Electricity company denies overcharging
By Christina Tashkevich
Thursday, January 31
The electricity distribution company Telasi has denied accusations leveled by the Labor Party that it deliberately overcharged consumers, saying the party is “deceiving people.”
On January 30 a company spokesman said Telasi sets tariffs according to Georgian law, in line with regulations of the National Energy Regulatory Commission.
Labor representatives recently claimed that Telasi deliberately miscalculated electricity bills for Tbilisi residents this January, moving all customers up into a higher price bracket per kilowatt-hour.
“The added cost for a family is, at the very least, between GEL 10 and GEL 15,” Labor member Paata Jibladze said at a January 28 press briefing.
The Labor Party has also called for the former 12 tetri flat tariff to be reinstated, after it was abolished in favor of a differentiated tariff policy two years ago.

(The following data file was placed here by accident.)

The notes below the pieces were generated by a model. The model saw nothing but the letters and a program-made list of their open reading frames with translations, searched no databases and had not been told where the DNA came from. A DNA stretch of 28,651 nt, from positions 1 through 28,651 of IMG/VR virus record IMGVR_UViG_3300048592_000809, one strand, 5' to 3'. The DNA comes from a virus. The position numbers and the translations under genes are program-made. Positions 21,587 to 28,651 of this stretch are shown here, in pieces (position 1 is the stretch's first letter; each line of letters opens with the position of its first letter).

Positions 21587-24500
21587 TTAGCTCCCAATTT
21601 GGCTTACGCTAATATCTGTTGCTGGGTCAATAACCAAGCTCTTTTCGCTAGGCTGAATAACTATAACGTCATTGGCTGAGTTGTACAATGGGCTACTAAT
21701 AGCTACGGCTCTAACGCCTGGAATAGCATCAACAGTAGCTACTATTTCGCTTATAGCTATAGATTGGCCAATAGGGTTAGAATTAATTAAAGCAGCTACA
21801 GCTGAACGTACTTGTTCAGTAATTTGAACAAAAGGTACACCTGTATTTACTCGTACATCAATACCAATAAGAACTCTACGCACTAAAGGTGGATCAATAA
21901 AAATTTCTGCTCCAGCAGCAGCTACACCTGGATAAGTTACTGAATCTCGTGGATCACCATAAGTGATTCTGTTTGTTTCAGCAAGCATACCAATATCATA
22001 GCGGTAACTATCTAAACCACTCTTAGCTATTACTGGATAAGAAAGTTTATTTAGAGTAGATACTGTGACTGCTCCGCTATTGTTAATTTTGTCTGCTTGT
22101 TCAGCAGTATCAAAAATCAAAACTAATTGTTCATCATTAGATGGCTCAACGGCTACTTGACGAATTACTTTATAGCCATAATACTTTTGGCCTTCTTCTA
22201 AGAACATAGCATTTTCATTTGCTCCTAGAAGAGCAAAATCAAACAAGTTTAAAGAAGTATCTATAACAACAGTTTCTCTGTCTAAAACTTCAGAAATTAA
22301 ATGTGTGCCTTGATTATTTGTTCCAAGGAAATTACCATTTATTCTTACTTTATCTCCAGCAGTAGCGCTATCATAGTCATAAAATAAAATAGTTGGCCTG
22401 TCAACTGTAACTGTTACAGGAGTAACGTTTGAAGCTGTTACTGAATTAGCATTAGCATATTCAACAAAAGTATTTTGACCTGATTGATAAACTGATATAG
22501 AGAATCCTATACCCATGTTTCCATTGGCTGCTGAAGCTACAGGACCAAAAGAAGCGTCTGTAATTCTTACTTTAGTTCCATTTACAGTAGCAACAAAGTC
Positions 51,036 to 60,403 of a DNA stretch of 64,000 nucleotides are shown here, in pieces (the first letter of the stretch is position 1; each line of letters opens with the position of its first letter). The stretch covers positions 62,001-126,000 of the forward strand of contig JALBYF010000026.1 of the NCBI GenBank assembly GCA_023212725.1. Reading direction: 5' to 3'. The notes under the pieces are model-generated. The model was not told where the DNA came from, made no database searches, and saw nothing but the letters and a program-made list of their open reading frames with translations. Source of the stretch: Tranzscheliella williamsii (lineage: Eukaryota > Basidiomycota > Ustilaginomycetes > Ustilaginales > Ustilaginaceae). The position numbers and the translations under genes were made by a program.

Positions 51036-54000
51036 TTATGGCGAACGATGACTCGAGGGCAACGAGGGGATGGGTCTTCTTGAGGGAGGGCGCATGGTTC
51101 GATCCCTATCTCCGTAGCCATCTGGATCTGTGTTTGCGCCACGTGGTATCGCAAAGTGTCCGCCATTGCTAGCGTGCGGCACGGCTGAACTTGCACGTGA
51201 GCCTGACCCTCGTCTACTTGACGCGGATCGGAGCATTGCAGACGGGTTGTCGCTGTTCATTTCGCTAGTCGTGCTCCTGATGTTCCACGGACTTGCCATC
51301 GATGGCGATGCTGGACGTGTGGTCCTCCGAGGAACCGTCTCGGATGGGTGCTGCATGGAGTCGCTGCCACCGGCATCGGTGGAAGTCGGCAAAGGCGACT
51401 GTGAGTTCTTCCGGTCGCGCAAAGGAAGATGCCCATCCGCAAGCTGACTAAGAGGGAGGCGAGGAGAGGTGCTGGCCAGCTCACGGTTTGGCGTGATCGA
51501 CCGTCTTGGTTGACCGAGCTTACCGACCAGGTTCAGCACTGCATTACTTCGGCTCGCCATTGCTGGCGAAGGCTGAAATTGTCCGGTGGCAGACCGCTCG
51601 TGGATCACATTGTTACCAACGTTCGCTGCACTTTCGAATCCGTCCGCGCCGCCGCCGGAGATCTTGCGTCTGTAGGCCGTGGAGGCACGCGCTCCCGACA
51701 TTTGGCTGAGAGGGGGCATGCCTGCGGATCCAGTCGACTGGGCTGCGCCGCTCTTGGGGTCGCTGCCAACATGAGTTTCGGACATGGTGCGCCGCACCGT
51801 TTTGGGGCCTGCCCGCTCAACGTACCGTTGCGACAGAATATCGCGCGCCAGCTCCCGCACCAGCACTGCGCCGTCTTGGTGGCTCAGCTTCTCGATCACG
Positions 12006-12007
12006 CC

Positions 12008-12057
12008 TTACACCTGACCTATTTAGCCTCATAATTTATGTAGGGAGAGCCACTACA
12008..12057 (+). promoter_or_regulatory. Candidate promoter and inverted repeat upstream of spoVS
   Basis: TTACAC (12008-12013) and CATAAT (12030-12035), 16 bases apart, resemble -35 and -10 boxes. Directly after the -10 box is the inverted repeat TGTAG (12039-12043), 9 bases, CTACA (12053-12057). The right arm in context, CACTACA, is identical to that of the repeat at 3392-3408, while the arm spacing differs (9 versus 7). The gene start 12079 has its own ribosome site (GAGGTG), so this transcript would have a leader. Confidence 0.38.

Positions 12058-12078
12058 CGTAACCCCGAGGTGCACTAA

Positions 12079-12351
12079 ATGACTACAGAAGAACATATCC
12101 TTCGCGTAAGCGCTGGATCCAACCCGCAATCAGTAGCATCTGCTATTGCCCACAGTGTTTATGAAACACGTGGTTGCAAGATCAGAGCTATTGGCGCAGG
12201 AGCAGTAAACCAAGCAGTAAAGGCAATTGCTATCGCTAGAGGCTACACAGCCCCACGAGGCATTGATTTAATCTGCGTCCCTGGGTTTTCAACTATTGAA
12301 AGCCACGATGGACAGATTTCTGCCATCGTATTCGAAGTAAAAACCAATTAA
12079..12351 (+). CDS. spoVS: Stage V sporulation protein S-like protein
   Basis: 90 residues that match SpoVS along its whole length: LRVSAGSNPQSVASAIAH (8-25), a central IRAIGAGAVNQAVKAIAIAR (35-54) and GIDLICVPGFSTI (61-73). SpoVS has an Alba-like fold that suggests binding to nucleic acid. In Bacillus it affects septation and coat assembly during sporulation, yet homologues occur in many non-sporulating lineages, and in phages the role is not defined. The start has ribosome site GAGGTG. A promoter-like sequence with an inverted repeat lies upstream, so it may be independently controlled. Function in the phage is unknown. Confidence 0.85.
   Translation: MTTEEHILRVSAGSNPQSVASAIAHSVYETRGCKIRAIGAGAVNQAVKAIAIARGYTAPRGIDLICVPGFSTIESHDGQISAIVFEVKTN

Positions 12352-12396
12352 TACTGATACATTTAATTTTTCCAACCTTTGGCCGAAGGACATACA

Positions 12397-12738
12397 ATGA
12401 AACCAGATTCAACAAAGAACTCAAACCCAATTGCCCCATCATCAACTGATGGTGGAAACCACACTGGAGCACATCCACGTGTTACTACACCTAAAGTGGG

In May 2006 the National Energy Regulatory Commission passed a resolution “with the aim of increasing social protection and supporting the rationing of electricity.” In line with this, Telasi began charging customers different rates according to how much electricity they use.
Homeowners using up to 100 kilowatt-hours per month pay a rate of 13.5 tetri; those using 101 to 300 kilowatt hours pay 16 tetri and those consuming over 301 kilowatt-hours pay 17.7 tetri.
“All the required information is printed on every Telasi customer bill, the company’s customers are informed of all aspects of the differentiated tariff and the commission’s resolution,” a Telasi spokesman said yesterday.
One Tbilisi resident, 56-year-old Omar Vashakidze, does not question Telasi’s integrity.
“Honestly, I’ve never questioned my bill, perhaps because I’ve never had the feeling that my bill didn’t represent my electricity usage. As for the tariffs, of course less is better,” he said.
Telasi has a long history of disputes with Labor party. In the past, the Labor party has accused Telasi of hiking prices at the command of its Russian owner, energy giant RAO UES.